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Just considering the source I'm sure that $10 number is bogus because that would mean TriMet spent $319,000,000 just last year alone, and over a billion dollars in less than 4 years to keep the thing running. If TriMet was spending that type of money to operate the system, I'm not even sure I could support it.
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  #36  
Old Posted Nov 24, 2005, 5:35 PM
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Willamette Weeks takes a swipe at Portland Tribune

from WW
Memo to Bob Pamplin: Just because you moved the Portland Tribune to Clackamas County doesn't mean your readers have lost interest in Portland news. As the Portland Art Museum's board chairman, you might have whispered on Thursday to a Trib reporter that you'd issue a press release the next day about the departure of museum executive director John Buchanan. That scoop rated front-page, above-the-fold coverage from The Oregonian on Saturday, an extensive front-page Living story and even a follow-up on Sunday's Metro page. So what did make the front page of Friday's Trib? Such spellbinders as "Young language learners pack the classrooms" and "Unsafe drivers gently curbed."
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  #37  
Old Posted Nov 25, 2005, 9:54 PM
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Our good friend, Mr. Stanford is babbling again about the tram in today's edition of the Anti-Portland Tribune this time about what the tram operators will be wearing. Also theres an article about the crime in downtown (with a big picture of police arresting someone) funny thing is when you read the article you learn that crime is down downtown and theres even a great quote by the owner of kathleen's of dublin "Crime is happening in the (suburban) malls also but we don't hear about that, which is irritating. I think that to be real honest with you, the media has to do a better job of really telling the full story."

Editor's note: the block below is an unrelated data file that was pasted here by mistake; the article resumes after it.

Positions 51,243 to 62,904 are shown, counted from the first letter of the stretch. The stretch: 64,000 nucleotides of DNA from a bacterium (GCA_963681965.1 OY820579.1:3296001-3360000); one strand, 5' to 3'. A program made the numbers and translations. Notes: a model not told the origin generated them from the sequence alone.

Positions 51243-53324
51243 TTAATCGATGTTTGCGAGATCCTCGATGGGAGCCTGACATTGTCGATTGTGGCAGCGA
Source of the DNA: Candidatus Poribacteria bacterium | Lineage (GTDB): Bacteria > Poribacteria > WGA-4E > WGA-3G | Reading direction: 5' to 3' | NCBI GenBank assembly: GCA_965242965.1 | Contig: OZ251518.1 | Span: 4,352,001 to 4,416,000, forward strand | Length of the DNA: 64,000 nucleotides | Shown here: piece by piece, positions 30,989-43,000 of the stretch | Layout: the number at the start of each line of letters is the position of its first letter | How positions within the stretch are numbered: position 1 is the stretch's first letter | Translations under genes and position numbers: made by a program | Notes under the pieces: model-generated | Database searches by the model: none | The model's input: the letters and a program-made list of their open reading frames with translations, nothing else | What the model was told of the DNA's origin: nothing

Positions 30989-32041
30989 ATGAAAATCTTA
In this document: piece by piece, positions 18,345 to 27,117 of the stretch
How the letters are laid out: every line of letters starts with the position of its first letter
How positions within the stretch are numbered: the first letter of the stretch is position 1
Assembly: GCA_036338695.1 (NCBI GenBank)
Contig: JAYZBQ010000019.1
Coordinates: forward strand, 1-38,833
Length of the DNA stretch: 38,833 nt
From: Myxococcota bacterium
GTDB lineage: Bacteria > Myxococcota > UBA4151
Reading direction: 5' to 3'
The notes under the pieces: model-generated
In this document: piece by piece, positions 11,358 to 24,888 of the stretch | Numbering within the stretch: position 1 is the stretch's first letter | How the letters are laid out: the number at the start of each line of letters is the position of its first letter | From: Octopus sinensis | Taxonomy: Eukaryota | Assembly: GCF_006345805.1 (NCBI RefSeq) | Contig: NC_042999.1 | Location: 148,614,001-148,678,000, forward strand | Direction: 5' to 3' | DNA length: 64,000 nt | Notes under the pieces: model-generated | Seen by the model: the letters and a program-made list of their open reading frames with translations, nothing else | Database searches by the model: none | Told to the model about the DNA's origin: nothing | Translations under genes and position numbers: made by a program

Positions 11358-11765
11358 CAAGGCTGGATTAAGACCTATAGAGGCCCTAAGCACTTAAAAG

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  #38  
Old Posted Nov 29, 2005, 8:41 PM
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Commisioner Sam's blog has a discussion going on about the possible consequences of pulling out of the tram project. Do these people ever stop to consider that you can't put a price on "cool"?

http://www.commissionersam.com/sam_a...he_tram_p.html
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  #39  
Old Posted Nov 29, 2005, 8:57 PM
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that Sam is even entertaining this group of 5 to 10 anti Portland everything with his tram discussion is quite a disappointment.

Some of the bloggers over there have even said they don't live in city limits...Why does their opinion matter to Sam when they can't even cast a vote for him one way or another?
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  #40  
Old Posted Nov 29, 2005, 10:00 PM
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This whole debate is really crazy. You're talking about a major piece of transportation infrastructure for the future of the city and people are getting worked up about $45M. That's chump change when amortized over the lifetime of the tram. It's not even about "cool", it's more than that. It's about investing in the public good. I once spent $8M for equipment for a companies IT datacenter that was basically thrown away 3 years later. Where's our priorities?

Everytime I go to Europe I realize what public infrastructre is really about. They think nothing of building a bridge or high speed rail line for a billion or two. Here we have all these selfish whiners crying over $45M. Can you imagine if these people were around when they built the interstate highway network?